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BOOK REVIEW by Mark Robinson.

Servicing TV and Video equipment    by Eugene Trundle.
(Newnes 1990.    Hardback, 256 pp.    IBSN 0-434-91977-2.    £25)

This book aims to teach the principles of TV and video fault-finding to students, technicians and the interested hobbyist. It assumes that the reader has a good working knowledge of electronics and the principles of television transmission.

The opening chapters of the book deal with general servicing techniques and the test equipment likely to be found in the workshop, including less common instruments such as crosshatch generators and vectorscopes. I found the section describing the function of each part of a testcard particularly interesting. The next 17 chapters - 9 for TV and 8 for VCR - each deal with one section of the equipment, e.g, timebase, power supply, colour decoder etc, by describing in detail a few examples of contemporary designs. Common faults of each section of the equipment are described, together with the symptoms they produce and the components most likely to be at fault, which allows the service engineer to locate the faulty area quickly, using just the symptoms and a few simple measurements. Finally, there is a chapter about intermittent faults and one about general repair techniques. A symptom index is included, which enables the user to locate the relevant chapter quickly when faced with unfamiliar symptoms, although there is no full subject index.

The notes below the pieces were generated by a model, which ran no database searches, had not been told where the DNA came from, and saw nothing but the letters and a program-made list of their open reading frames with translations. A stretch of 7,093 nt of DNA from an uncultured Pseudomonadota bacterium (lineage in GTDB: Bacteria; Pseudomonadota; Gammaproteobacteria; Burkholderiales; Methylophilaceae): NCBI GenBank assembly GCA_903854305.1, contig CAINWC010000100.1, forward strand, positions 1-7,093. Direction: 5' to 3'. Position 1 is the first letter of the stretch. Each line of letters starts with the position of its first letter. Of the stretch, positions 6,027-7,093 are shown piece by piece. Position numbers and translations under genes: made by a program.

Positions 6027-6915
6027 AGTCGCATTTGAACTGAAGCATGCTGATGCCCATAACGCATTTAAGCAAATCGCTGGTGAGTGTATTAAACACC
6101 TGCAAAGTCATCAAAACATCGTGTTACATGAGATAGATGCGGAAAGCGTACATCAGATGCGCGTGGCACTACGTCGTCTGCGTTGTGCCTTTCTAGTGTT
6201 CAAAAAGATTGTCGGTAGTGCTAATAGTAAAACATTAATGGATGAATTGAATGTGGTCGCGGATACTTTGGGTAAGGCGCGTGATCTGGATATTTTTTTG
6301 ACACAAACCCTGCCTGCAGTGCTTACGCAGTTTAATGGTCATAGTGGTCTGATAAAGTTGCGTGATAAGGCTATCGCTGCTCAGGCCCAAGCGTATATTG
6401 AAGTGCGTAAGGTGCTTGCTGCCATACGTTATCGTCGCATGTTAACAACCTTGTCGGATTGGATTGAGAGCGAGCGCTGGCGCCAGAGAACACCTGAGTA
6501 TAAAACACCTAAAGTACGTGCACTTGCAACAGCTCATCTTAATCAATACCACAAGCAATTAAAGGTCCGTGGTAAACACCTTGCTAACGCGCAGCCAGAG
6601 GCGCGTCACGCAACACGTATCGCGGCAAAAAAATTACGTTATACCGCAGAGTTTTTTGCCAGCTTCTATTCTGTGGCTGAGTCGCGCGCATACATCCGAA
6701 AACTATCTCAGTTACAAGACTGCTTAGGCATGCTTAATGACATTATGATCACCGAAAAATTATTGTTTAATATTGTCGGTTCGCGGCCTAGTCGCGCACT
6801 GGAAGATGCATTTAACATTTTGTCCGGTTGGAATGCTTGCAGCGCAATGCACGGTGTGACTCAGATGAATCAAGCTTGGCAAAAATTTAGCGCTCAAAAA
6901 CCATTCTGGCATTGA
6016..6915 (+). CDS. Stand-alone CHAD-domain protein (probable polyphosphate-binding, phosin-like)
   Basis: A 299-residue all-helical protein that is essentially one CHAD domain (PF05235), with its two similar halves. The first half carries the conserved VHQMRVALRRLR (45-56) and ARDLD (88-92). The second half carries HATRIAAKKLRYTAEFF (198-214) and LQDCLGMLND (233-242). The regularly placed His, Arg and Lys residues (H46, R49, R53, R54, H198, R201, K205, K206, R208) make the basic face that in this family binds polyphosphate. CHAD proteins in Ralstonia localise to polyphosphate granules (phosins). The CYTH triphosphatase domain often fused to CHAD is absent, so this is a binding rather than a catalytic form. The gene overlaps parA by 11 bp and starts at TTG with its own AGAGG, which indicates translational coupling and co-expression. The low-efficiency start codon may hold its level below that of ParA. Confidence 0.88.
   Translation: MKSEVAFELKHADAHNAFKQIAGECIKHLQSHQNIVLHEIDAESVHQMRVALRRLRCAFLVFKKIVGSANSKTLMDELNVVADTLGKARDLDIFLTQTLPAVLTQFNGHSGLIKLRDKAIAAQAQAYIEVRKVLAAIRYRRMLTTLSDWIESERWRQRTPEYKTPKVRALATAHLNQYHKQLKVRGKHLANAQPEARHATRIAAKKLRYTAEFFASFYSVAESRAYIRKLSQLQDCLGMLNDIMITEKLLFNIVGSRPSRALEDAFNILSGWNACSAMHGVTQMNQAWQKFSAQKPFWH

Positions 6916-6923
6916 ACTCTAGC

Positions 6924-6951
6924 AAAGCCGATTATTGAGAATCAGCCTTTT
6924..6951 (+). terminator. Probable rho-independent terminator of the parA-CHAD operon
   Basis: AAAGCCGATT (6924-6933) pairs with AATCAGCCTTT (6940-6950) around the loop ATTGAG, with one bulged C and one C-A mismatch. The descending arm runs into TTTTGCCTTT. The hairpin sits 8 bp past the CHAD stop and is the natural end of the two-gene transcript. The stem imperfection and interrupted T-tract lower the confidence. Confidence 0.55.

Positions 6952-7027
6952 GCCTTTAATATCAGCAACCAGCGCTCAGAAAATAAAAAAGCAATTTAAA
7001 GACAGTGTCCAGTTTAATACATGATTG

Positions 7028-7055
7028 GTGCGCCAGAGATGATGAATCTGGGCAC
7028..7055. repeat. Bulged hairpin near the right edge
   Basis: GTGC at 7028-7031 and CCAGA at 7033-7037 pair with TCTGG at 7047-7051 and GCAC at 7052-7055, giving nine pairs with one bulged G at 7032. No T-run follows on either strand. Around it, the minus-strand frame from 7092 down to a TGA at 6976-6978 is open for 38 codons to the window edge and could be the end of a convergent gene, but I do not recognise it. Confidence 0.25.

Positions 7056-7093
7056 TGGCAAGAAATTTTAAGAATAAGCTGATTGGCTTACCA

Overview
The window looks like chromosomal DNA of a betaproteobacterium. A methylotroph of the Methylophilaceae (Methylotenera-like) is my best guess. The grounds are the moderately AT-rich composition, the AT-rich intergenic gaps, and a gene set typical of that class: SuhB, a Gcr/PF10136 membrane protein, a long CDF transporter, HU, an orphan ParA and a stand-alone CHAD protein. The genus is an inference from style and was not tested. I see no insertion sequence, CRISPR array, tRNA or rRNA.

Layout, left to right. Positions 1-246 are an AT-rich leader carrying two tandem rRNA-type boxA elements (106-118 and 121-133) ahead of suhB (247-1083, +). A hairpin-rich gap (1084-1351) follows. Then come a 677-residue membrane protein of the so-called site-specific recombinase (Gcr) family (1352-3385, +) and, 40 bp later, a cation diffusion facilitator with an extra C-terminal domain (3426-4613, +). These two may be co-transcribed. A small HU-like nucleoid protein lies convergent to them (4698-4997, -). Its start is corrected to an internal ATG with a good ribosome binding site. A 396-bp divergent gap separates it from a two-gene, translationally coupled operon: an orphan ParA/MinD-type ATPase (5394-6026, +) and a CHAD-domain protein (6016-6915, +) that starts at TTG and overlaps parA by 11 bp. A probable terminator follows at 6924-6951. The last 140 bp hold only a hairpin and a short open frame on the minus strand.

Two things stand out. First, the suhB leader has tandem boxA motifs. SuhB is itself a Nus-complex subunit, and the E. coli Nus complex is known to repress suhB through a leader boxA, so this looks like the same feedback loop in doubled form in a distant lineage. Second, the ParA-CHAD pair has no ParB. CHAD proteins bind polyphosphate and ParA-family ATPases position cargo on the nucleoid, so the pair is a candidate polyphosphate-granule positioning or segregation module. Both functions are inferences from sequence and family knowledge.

Using actual design examples is probably the best teaching method, though it does present a few problems. First, the book will quickly get out of date as new designs and chip sets supersede the ones at present in use, and second, if the faulty equipment on your bench does not use one of the designs described in the book, you are pretty much on your own.

Overall, the book is crammed with useful information in a well-presented format, with numerous fault-finding charts and off-screen photographs. There are plenty of engineers' tricks and time-saving short cuts which the author has gathered during many years of experience in the trade. The only real drawback is the high price.

In conclusion, the book provides a useful guide to TV and video servicing for the experienced hobbyist, but if your knowledge of TV and video techniques is a bit rusty I would recommend an introductory text first. Also, having this book is no substitute for the right test equipment or the service manual for the particular model on the bench, both of which are essential for quick repair.